Is The World Fueled By Credit?

At The Motley Fool, we highly value the idea of being Motley, which is to say we are open to fellow Fools disagreeing or even having different investing ideas.

But, one common thread that connects all of us at the Fool is the belief that leverage is a double-edged sword in investing. We never promote the use of leverage when investing and we also tend to avoid companies that are highly leveraged. Yet in this article, I would like to explore the very thing that we constantly remind our readers to avoid: Credit.

Imagine a world with a purely cash-based economy. Every time an individual buys something, he or she has to use cash to pay for it fully. Groceries, school fees, cars, houses – everything has to be paid off fully with cash. Companies have to do the same thing too. A company has to pay all its suppliers in cash when goods arrive. There are no loans, credit cards, trade financing, or bank guarantees to speak of.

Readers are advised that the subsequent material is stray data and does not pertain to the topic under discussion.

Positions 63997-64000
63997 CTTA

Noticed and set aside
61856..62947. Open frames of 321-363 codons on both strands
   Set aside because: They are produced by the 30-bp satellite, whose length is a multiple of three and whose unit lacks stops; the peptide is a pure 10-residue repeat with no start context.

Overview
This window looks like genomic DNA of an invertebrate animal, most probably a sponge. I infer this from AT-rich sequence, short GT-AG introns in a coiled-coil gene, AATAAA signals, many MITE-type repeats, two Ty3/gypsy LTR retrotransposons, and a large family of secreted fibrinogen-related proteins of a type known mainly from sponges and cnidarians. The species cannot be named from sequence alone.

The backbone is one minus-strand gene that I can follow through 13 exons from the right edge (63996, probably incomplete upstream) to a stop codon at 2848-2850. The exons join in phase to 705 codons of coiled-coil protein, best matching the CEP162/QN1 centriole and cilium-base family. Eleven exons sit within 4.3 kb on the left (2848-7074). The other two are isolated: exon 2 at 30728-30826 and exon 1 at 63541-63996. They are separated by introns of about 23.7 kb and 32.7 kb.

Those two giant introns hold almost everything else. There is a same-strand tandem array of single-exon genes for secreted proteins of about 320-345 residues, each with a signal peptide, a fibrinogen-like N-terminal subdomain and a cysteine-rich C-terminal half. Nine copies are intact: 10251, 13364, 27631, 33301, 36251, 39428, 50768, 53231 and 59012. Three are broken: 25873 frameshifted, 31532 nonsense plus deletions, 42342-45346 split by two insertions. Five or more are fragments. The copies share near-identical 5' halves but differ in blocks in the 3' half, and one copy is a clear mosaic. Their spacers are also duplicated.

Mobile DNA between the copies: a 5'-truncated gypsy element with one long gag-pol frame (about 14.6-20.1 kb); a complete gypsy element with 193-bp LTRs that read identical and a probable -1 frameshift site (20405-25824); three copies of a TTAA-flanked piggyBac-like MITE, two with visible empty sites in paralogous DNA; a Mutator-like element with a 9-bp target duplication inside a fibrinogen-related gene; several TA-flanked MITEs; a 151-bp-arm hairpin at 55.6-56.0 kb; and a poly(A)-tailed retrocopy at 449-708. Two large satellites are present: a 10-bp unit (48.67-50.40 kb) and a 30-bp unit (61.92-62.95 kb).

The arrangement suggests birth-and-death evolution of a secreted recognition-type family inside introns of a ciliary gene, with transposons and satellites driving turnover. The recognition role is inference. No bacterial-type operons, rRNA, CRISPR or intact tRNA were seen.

Would our economy work in this way? Clearly not. Most companies can only operate with the help of credit. Suppliers give credit terms to their customers; banks provide trading financing and bank guarantees for their clients; the bond markets provide companies a platform to issue debt to finance their operations or make long-term investments.

In fact, during instances when credit freezes, panic ensues.

For instance, the Chinese A-Shares market crash that happened in 2015 occurred mainly because regulators were forcing brokerages to reduce the credit provided to investors.

In another instance, the global financial crisis of 2007-09 started to unfold when investors realized that the subprime bonds they were purchasing were filled with low quality mortgages and the market refused to fund additional subprime mortgage bonds. This dried up the market almost completely, thereby cutting the credit facilities required by property speculators and home buyers.

Regardless of how much we avoid leverage in our personal investments, we have to know that credit still plays a huge role in the global economy. Therefore, it might be wise for investors to get to know more about it.

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The information provided is for general information purposes only and is not intended to be personalised investment or financial advice. Motley Fool Singapore writer Stanley Lim doesn’t own shares in any companies mentioned.